THE HISTORY OF THE BREMERTON YACHT CLUB

Table of Contents

Floyd Phillips and the Birth of BYC

The small city of Bremerton in 1929 A.D. had little to offer the yachting enthusiast. True, there was a scattering of small pleasure craft and a very few commercial boats, but all in all, there was no real boating activity except among the few that owned boats or dreamed of someday owning a yacht of their own.

One such man that did own a small pleasure craft was Mr. Floyd H. Phillips who at that time was associated with the Bremerton Post Office. Floyd apparently had gotten tired of having his boat drag anchor and land on somebody's beach because it seems that he was one of the main instigators of our Bremerton Yacht Club.

In talking about the possibilities of such a club with the boys at the Post Office and down at Harold Kuett's Charleston Club, Floyd finally rounded up a few boating maniacs and actually got down to real business. A meeting was called for May 25th, 1929.

Approximately 26 men from all walks of life came to this open meeting. It is, of course, understood that there was a great deal of argument. This argument has grown with the club and has blossomed out beautifully -- but bear in mind that it all started on May 25th, 1929.

Out of this argument came several startling developments. It seems that Floyd could talk louder and faster than anyone else there at the meeting, so it was decided to proceed with the plans for a Bremerton Yacht Club. Committees were appointed to draw up a set of workable By-laws and obtain all pertinent data relating to yacht clubs in general so that the ball could get rolling.

Some politician offered to see if he couldn't find a regular meeting place and somebody else went to work on designing a burgee. And so -- the B.Y.C. was born. On June 17th, 1929 a few of the same bunch got together again at the Holman residence. A temporary Chairman was appointed and the first official meeting of the Bremerton Yacht Club was underway.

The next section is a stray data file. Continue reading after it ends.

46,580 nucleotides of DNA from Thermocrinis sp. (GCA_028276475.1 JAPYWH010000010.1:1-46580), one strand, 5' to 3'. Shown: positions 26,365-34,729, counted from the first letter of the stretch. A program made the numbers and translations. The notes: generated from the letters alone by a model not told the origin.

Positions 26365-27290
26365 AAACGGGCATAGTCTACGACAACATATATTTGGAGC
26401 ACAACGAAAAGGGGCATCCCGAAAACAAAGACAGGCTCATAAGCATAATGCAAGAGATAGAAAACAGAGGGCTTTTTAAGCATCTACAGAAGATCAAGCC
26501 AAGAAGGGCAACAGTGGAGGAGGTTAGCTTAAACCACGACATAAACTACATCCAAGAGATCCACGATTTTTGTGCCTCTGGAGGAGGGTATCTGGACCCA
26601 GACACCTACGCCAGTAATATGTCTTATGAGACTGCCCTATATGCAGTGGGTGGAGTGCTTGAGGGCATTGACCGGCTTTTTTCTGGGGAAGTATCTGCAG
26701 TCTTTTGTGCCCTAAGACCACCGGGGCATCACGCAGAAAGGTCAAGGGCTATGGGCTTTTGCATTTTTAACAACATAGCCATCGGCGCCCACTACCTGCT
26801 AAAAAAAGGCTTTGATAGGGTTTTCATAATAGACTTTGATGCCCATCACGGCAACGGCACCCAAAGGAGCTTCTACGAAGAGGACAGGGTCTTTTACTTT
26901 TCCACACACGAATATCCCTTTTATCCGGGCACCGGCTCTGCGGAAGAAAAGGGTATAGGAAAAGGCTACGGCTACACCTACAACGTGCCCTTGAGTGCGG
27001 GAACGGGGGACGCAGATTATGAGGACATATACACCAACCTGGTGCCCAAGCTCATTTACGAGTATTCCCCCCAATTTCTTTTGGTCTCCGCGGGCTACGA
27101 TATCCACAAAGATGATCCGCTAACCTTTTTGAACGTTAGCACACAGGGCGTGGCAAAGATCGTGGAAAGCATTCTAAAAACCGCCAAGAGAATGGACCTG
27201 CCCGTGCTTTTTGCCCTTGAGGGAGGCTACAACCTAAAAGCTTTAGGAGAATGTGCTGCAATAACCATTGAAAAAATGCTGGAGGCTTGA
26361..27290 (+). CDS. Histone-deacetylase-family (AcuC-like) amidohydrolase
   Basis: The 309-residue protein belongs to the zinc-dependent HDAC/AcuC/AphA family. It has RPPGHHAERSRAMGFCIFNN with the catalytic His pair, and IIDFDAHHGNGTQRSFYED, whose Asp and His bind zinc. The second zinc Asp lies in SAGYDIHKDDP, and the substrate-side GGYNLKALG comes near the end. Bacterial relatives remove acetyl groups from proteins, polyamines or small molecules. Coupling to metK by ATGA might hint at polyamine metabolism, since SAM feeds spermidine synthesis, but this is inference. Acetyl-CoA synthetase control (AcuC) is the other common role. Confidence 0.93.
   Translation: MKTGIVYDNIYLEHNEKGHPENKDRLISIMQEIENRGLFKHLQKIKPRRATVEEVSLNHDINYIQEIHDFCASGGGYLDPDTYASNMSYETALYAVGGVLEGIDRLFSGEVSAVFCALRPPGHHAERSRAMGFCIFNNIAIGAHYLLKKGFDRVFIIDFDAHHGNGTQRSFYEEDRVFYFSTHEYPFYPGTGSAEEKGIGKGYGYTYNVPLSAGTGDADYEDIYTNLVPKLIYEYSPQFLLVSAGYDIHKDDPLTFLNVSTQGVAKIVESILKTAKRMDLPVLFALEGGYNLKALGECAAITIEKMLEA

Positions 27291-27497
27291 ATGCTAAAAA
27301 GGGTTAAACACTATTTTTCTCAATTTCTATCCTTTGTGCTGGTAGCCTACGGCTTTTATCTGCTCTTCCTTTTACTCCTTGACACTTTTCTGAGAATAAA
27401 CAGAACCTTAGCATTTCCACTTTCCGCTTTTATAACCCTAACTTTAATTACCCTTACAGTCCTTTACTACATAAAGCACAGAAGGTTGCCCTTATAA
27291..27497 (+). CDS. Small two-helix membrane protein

Someone rose to his feet and nominated Floyd Phillips to be the first Commodore of the B.Y.C. This was duly seconded and thus by unanimous ballot Floyd was elected Commodore. Frank Lewis was elected to the important post of Secretary-Treasurer. Ten men, in all, were the original charter members of the B.Y.C. They were: Floyd Phillips, Howard l. Haven, Elmer H. Brooks, DeWitt Doyle, Earl R. Moriarity, Jan VanderStaay, Fred Brauer, Ernest Westgren, George A. Braendlein and Frank Lewis.

The First Slate of Officers

Commodore 
Floyd Phillips
Vice Commodore
Hob Haven
Rear Commodore
Elmer Brooks
Secretary, Treasurer
Frank Lewis

Here is the transcript of the events of the first meeting as taken directly from the minutes as recorded by Captain Lewis:

A meeting at Holman residence. About 12 men present

  • Object -- to organize a yacht club.
  • Elected -- F. Phillips, Commodore; H. Haven, Vice Commodore; F. Lewis, Secretary.
  • Motions made and carried:
    1. To estimate cost of starting a club, considering necessary supplies, equipment, installing float, renewing glass windows, water pipe, etc. then establish amount of dues and initiation fees necessary for project.
    2. To construct and write By-laws. .
    3. Appointment of committee (Lewis) to obtain information and particulars as assistance in organizing.
    4. Suggested and agreed that all hands turnout Saturday and assist in cleaning up dock, purchase material and proceed to install.
    5. Next meeting to be June 25, Tuesday, on dock. Lewis to furnish material for newspaper publicity.

So you can see, dear reader, that the politicians in that day were on the job. The City Commissioners gave the use of the old ferry dock in Charleston to the newly organized club. Of course, this old dock had been lying idle for a number of years and the ravages of Mother Nature, aided by a few small kids with slingshots, had taken their toll. Broken glass, loose decking and a sign posted at the head of the dock stated that the dock was condemned. That gives a pretty fair picture of the conditions that met the eye of the charter members. But---in the interest of boating, a man will do funny things. The morale of the charter members was 99%. Whatever happened to the other 1% is not clear. The most common version being that it fell overboard and therefore gained the distinction of becoming the original "Hell-Diver" of the B.Y.C. (Well, it had to start somewhere didn't it?).

First Meeting Place for Bremerton Yacht Club



After the formation of the Club at a meeting in the old Anderson Hotel on June 17, 1929, the first regular meeting of members was held in this house somewhere in Bremerton. [BYC Towline, January 2004]


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